By Ireta Gasner, Assistant Director of Illinois Policy
We are very disappointed that the Joint Committee on Administrative Rules (JCAR), in a rare partisan vote, failed to suspend the Department of Human Services’ (DHS) Child Care Assistance Program emergency rule change today. Unfortunately for low-income, working families, politics trumped the welfare of our state. We agree with Rep. Greg Harris that this rule change “is not looking out for the public safety and welfare, this is the opposite of that.”
The emergency rule changing eligibility requirements enacted by DHS is not justified by an imminent threat to the health, safety and welfare of Illinois citizens, and is crippling our early childhood education system throughout the state. The impact of these rules is far-reaching and extends deep into our communities. As working families are faced with the difficult decision to leave their jobs because they cannot find safe, affordable care for their children, businesses will lose employees, day care providers will close and children will lose out on the high-quality early experiences they need to put them on the path to success in school and in life.
The eligibility requirement changes could not have come at a worse time for families and child care providers. As families are trying to enter child care programs in the new school year, they are finding themselves locked out of the system. High-quality early childhood education providers are likewise struggling to fill openings as young children transition out of their programs into kindergarten, as the rule changes effectively deny 90% of families who would previously have been eligible.
As Sen. Don Harmon stated, “these rules don’t respond to a real emergency, but will create real emergencies across the state.”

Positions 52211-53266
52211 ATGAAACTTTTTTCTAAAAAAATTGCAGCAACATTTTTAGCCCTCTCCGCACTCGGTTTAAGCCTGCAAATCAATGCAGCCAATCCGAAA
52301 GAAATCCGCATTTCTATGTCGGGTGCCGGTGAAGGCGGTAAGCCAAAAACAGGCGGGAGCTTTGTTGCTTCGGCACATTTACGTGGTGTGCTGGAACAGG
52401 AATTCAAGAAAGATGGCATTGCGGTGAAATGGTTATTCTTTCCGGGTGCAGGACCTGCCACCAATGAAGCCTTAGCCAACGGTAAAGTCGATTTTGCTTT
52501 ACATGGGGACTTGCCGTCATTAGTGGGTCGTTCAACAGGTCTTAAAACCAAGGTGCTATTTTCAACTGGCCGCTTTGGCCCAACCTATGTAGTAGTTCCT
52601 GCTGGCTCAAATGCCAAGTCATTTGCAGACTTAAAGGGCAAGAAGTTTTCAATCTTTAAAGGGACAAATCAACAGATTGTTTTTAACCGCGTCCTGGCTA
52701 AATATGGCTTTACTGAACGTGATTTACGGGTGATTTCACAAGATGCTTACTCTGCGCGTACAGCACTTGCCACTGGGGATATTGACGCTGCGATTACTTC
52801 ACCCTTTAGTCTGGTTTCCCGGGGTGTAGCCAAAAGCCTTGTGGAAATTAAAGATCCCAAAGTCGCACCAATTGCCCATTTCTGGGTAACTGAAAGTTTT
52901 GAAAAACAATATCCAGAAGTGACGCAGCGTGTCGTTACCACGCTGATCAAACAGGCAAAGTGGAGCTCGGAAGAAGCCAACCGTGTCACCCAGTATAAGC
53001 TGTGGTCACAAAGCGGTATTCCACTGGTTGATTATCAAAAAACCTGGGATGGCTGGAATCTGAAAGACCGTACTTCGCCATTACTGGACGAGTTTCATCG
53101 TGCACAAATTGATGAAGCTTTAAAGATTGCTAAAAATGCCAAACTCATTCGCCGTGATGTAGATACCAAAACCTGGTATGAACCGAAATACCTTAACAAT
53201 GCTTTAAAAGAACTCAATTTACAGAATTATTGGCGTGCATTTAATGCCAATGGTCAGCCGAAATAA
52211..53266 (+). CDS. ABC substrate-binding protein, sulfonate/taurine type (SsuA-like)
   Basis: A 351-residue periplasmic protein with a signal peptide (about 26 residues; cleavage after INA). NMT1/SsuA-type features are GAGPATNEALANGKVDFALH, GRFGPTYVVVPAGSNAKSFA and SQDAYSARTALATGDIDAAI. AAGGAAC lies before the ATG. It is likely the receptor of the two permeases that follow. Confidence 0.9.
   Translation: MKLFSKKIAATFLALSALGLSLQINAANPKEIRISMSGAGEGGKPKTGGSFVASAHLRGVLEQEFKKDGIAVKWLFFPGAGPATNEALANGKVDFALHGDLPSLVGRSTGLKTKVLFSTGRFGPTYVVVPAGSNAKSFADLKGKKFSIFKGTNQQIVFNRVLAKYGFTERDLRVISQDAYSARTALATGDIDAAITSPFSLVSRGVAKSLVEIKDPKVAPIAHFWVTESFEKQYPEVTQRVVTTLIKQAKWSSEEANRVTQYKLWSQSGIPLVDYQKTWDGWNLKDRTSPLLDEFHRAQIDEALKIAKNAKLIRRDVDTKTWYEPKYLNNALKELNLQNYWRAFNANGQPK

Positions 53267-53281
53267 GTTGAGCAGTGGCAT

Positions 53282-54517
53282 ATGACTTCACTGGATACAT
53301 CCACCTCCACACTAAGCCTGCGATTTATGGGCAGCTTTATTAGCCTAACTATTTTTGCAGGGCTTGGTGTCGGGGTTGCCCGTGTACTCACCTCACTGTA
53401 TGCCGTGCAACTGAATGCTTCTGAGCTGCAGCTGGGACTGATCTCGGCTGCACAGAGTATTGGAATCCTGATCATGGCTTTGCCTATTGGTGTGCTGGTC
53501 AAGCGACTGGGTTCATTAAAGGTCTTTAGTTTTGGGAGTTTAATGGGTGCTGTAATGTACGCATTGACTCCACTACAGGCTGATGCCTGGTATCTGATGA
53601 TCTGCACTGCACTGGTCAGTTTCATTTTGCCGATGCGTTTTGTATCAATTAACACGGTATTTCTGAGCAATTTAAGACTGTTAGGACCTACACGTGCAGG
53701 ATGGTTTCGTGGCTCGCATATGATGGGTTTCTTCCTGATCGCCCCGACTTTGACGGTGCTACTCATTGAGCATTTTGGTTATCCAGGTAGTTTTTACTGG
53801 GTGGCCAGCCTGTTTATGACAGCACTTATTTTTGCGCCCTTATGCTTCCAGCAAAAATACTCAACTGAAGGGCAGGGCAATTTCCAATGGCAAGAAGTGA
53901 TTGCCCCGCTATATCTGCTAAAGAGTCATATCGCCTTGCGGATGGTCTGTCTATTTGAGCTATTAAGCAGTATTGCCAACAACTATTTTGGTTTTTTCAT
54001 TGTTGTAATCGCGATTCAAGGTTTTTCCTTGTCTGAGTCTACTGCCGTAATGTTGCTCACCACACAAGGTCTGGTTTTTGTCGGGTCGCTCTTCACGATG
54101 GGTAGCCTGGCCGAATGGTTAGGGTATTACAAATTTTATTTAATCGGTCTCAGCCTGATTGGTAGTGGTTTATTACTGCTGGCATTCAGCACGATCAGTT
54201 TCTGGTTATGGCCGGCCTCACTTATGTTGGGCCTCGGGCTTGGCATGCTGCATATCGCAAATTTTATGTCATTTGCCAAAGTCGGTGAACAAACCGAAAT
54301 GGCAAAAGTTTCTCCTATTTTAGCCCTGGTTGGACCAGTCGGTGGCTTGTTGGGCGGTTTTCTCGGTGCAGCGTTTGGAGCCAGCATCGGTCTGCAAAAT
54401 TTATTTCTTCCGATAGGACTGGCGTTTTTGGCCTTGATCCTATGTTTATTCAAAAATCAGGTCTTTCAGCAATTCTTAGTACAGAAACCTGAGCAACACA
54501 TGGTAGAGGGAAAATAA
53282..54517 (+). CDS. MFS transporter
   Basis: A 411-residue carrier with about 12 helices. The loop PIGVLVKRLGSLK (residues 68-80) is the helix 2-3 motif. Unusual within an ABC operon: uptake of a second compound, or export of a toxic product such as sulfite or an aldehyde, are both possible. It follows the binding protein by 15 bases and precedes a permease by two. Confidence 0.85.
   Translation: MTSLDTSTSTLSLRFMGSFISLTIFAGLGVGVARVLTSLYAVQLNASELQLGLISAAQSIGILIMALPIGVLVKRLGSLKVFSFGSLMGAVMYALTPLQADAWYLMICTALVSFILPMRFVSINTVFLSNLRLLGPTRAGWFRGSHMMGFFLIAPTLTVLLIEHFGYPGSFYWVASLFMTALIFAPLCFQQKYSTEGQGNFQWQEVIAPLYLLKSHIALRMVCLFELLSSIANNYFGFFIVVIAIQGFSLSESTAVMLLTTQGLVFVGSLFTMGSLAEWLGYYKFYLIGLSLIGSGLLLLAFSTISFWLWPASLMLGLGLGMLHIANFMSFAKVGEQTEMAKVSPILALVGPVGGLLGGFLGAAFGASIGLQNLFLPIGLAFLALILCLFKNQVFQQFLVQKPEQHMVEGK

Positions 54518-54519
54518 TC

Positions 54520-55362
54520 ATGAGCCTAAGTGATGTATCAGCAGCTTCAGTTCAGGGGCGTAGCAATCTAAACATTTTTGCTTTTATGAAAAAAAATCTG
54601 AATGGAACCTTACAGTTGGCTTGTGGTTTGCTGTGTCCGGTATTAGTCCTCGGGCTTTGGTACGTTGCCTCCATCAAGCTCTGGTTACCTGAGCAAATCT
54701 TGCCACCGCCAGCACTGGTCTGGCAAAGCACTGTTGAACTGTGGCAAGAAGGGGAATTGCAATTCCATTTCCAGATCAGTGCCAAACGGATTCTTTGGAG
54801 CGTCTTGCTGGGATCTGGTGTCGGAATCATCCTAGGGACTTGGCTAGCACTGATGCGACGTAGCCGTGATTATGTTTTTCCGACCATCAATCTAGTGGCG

We will continue to pursue all avenues to rescind this harmful rule, as well as vigorously advocate against the proposed permanent rule change that mirrors these measures.
About the Ounce of Prevention Fund
The Ounce of Prevention Fund is a private-public partnership dedicated to providing all children – especially those from low income families – with high-quality early childhood experiences from birth to age 5. The Ounce aims to be the nation’s trusted source for early childhood research and program models that focus on the physical, social and emotional development of children from birth to age five. To give children and families most in-need the best chance for success, the Ounce develops programs, conducts research, trains educators and strongly advocates for early childhood education. Our early childhood programs, such as Educare, have created national models of high-quality early childhood education, ensuring that more children have access to opportunities best suited for their future success.